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Can a Tree Make You Happy?

Green spaces aren't just an aesthetic part of urban environments. They can play a role in human health, as well.
Q&A with social scientist Kathleen Wolf

Kathleen Wolf, a social scientist at both the University of Washington’s School of Forest Resources and at the U.S. Forest Service, studies how trees and green spaces can make urban dwellers healthier and happier. Wolf is working on a certification system for the outdoor built environment (similar to the U.S. Building Council’s Leadership in Energy and Environmental Design, or LEED, certification) and on a website that will aggregate more than 40 years of research about the effects of metropolitan nature on people.

Can you talk about the Sustainable Sites Initiative, or SITES, certification system and your role in putting it together?

I was part of a technical team that brought human health and well-being into the question of how to design outdoor built environments to optimize the benefits people gain from being in nature in cities. We worked from research that shows people heal faster when they have visual contact with nature, and that social cohesion is more likely if you have quality outdoor spaces where people can congregate. Studies show that people are more productive in the office if they have a view of green; so we considered how to optimize visual contact with green from everyone’s workspace within a business. And we attempted to put metrics on that.

How can you measure how happy a tree makes someone feel? And how do you optimize that in the form of a certification?

Kathleen WolfYou can do it in a variety of ways. First, by attaching physiological measurement devices, such as blood-pressure or heart-rate monitors. You can do it by self-report: As people enter and leave green spaces, you can ask them how they feel and measure their responses to certain things.  And then there's a second tier: So someone has spent a great half hour in this space; what are the consequences for their work, their studies, the behavior in their households? If you're more calm and connected to people who are also experiencing this space, might that have some consequences for community dynamics and positive social capital? All of those things are measurable, and based on that data, you can recommend the amount of time and type of activity or experience that people should have.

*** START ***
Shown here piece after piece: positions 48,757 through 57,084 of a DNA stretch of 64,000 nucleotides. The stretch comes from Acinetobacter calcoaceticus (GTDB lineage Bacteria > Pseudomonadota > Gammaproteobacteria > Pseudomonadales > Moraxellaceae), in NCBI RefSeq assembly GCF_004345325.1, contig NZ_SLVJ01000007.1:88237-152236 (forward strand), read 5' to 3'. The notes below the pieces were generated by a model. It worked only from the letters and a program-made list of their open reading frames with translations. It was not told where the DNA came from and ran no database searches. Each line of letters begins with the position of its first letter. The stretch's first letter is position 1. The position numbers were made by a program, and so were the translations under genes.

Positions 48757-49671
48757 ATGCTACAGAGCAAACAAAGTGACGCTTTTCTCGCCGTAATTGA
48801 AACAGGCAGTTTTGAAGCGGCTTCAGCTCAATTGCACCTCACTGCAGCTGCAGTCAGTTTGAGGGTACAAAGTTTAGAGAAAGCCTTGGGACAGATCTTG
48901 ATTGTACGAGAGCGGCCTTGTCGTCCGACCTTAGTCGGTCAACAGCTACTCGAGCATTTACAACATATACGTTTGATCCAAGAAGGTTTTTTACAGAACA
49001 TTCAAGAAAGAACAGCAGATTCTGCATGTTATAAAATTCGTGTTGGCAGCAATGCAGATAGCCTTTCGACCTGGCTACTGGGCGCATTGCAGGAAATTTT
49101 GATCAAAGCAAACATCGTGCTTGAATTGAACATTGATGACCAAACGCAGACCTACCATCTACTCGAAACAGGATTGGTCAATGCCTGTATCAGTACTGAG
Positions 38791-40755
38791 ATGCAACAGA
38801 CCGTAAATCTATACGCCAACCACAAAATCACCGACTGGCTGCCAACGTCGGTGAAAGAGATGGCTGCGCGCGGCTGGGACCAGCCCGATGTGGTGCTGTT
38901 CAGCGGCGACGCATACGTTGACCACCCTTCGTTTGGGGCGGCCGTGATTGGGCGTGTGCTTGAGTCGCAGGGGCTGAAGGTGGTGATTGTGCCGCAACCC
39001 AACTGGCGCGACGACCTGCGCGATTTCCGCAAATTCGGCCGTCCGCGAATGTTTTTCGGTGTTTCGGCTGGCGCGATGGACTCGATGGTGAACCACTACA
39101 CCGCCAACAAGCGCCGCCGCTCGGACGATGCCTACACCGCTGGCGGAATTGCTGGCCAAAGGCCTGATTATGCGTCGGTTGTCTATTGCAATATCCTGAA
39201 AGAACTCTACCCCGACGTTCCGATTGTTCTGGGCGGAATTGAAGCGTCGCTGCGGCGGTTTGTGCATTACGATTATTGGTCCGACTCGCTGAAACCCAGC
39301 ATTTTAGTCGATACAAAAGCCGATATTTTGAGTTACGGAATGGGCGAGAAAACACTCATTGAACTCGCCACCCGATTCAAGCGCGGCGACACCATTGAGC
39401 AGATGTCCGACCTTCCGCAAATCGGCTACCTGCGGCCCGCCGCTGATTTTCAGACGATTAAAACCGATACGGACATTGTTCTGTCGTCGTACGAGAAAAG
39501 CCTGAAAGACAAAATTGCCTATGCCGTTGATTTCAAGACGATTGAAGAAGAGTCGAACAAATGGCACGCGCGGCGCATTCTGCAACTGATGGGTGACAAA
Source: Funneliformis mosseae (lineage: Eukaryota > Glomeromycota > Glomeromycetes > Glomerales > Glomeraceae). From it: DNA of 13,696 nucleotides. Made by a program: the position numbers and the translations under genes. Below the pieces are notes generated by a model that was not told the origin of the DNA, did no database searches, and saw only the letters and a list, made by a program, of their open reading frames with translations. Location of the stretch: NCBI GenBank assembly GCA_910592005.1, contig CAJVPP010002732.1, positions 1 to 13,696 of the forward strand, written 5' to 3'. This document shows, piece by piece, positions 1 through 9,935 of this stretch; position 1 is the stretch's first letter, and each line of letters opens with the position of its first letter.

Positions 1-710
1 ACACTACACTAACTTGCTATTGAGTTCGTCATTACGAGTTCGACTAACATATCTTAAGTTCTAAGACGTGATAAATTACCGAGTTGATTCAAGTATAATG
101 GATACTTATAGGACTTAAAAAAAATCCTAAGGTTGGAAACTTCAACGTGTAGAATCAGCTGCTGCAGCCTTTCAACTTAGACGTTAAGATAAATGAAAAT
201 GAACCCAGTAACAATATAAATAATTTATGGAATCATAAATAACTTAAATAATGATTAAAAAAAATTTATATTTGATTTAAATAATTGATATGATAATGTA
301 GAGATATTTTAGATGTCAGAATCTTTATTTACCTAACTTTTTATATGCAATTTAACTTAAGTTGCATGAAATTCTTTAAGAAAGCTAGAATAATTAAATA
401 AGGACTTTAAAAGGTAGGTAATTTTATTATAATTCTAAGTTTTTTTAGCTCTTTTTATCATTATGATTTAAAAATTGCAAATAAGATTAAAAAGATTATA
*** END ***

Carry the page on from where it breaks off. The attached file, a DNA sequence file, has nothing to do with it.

An example of this -- it’s called "Park Prescriptions" -- is starting to emerge in places like San Francisco, Albuquerque, and Chicago. If we understand that being in these green spaces involves activity, and the activity leads to reduced weight, which then leads to reduced chronic diseases, such as diabetes and heart disease, then doctors could prescribe that you spend so much time per day or per week on certain outdoor activities in these types of spaces. You can also describe the attributes of the places that people should spend time in. Studies reveal that certain characteristics of spaces lead to more positive experiences. One, for instance, is large trees. Another is that you don't want huge open spaces. For restorative experiences, it seems that more enclosed spaces -- think of them as outdoor rooms -- provide greater benefit.

How do you take into account a project's location within the community?

SITES acknowledges the connectivity of landscape, recreation systems, and transit. It acknowledges social connection, a sense of community, and bringing people into the site and welcoming them. It encourages the redevelopment of existing sites, rather than the continued pressing out to green fields at the city’s edge.

Describe Green Cities: Good Health, the U.S. Forest Service–funded project that will aggregate more than 40 years of science documenting the intersection of urban green spaces and community wellness.

We wanted to collect information about the social and economic benefits of trees and urban greening and present it in a public way. The website Green Cities: Good Health is the result. I did a rapid assessment of academic articles spread across disciplines like sociology, psychology, landscape architecture, and urban planning, and our team is writing up summaries along each of those themes. We have everything from healing, to work productivity, to school performance. We’re starting to see studies that demonstrate that kids who have green in their campus environment do better at standardized testing.

What message would you ultimately like to get across?

So often we run into this idea that plants in cities are about beautification or that green is an aesthetic amenity. What we've seen in this research is that, yes, it is an amenity, but it's also profoundly important for the health and functioning of people. We want to share those messages in a way that pushes urban greening beyond just things that look nice in our cities.

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Ashley Braun is a Seattle-based writer specializing in environmental news, food politics, and science. She currently covers U.S. climate politics at and previously worked as a writer and social media coordinator at Browse he... READ MORE >